The Lighthouse first look: Willem Dafoe and Robert Pattinson raise their own tempest at sea

Robert Eggers follows his New England ghost story The Witch with a superbly sulphurous maritime two-hander that channels the word and spirit of Herman Melville.

Jonathan Romney
Updated:

Web exclusive

Willem Dafoe as the lighthouse-keeper and Robert Pattinson as his second

Willem Dafoe as the lighthouse-keeper and Robert Pattinson as his second

A film not so much steeped in baroque style as positively marinated in it, Robert Eggers’s The Lighthouse – playing in Directors’ Fortnight – emerged on Sunday morning as the most exciting and individual film so far in the entire festival. Expectations were high for a two-hander starring Robert Pattinson and Willem Dafoe, and directed by the man whose eerie historical chiller The Witch (2015) was one of the most inventive US debuts in recent years.

If The Witch channeled the haunted literary universe of Nathaniel Hawthorne’s New England, The Lighthouse goes into Herman Melville territory – quite literally, as much of the dialogue is taken from sources including his writing and the journals of 19th-century lighthouse keepers. But it’s Melvillean in other ways. There’s a bravura moment where Dafoe’s character, shot from below and lit to look absolutely demonic, delivers a torrential maritime curse, wishing all the demons of the deep upon the Pattinson character’s head – and suddenly, you can absolutely see what a full-blown Orson Welles Moby Dick would have been like.

Shot in a ratio that’s close to Academy, but looking a little bit squarer, the film is in black and white, filmed by The Witch’s DP Jarin Blaschke in richly textured shades of ink, coal and chalk, with shades of Gustave Doré’s etchings of The Ancient Mariner. The 19th-century tale begins with a ship on a slate-grey sea, and is entirely set on a remote island somewhere off the North American coast, where a new recruit (Pattinson) is joining a grizzled lighthouse keeper (Dafoe) as his second on a four-week stint.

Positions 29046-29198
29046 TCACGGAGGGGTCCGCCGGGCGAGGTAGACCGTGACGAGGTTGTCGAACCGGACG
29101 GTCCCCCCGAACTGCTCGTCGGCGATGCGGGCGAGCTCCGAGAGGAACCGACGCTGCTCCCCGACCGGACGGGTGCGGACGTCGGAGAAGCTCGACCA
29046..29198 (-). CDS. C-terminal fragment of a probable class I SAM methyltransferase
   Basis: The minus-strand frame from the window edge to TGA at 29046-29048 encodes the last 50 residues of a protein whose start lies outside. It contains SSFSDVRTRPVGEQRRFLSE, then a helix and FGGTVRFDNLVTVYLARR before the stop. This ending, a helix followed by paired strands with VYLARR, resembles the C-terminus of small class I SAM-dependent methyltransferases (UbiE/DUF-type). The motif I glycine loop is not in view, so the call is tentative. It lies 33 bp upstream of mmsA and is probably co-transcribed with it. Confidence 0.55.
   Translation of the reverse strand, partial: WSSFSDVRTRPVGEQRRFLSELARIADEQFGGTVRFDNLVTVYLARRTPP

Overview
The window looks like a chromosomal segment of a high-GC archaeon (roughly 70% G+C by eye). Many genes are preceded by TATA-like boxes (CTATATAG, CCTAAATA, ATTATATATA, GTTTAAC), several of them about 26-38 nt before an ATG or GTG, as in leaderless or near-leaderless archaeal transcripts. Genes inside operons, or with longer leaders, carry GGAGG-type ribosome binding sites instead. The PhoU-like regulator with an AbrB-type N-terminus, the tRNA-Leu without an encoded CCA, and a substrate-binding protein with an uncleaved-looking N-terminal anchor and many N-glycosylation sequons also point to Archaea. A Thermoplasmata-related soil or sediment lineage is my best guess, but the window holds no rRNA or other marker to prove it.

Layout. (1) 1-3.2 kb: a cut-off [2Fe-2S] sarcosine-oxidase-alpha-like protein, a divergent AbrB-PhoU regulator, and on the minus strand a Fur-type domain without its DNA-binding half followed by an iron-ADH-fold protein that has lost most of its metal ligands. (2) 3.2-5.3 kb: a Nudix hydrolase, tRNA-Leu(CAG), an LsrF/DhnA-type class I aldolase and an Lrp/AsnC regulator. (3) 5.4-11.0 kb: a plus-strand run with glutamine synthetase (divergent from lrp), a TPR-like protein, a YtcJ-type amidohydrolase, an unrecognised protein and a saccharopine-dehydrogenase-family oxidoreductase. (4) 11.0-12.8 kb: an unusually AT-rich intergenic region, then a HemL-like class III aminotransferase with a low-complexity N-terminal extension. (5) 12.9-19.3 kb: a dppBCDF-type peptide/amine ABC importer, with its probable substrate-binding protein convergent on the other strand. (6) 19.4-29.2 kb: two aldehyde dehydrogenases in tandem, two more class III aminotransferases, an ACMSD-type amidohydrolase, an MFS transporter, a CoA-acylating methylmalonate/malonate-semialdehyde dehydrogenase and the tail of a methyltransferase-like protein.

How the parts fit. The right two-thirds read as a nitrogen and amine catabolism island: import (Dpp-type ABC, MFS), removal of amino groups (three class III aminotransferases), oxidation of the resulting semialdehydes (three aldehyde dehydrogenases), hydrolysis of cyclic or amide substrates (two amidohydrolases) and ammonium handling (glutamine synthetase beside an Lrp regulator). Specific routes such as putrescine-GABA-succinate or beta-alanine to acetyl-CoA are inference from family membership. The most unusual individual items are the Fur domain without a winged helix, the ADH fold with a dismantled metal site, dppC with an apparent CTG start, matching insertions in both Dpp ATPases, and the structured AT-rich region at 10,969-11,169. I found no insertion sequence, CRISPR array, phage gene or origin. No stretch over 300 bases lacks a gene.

From the start of the film, Dafoe’s character – named late in the film, but let’s call him Tom – proves an overbearing martinet, sending the younger man, Ephraim, on a wearing round of tasks, and the tension between them inexorably rises. Ephraim suffers the rigours of the island – hauling coals on muddy paths, keeping the rankness of the cistern at bay, tangling with the most hostile seagulls this side of Bodega Bay. But he never gets to experience the post’s glory, the thrill of tending the lantern itself – a job that Tom keeps for himself, seeming to experience a bizarre sexual or quasi-religious pleasure from it.

This island gig is clearly the most psychologically risky retreat since Jack Torrance signed on at the Overlook Hotel, but the interplay between the two men plays out teasingly, with an Oedipal tension between tyro and patriarch that plays out at times like a maritime, rum-soaked version of Steptoe and Son. Both actors are superb – Pattinson giving his most anxious, intense and physical performance to date, while a leathery-faced, Triton-bearded Dafoe milks the clichés of his old-salt character, giving it a knowing amount of arr-Jim-lad and a great deal of malign but vulnerable pathos.

Arguably overstretched (at 1 hour 50 minutes) and a little repetitive, the film takes us exactly into the spiral of madness and disaster that we’re expecting from the start, and throws on its dream imagery in crashing waves (mermaids, dead from the deep, tentacular flailings of the H.P. Lovecraft variety). But what keeps this nightmare vessel afloat, along with the performances, is the film’s phenomenally inventive style. It’s to be found not just in the camerawork (a magnificently ominous vertical crane up the dark interior of the lighthouse itself) and in Craig Lathrop’s richly detailed design, but in the sound too, Mark Korven’s music (was that the creak of a bass harmonica?) meshing wonderfully with Damian Volpe’s sound design, full of the threatening clank of machinery and the deathly boom of the island’s foghorn.

The period language is richly evocative, too – “Find some chirk in ye lad. Now’s the time for dab and chatter” – and just made to be delivered as if through a mouthful of chewing tobacco. There’s more chirk in The Lighthouse than in any other Cannes title so far: expect plenty of dab and chatter around this one.

 

 

Find out more

Access the digital edition

Back to the top

See something different

Subscribe now for exclusive offers and the best of cinema.
Hand-picked.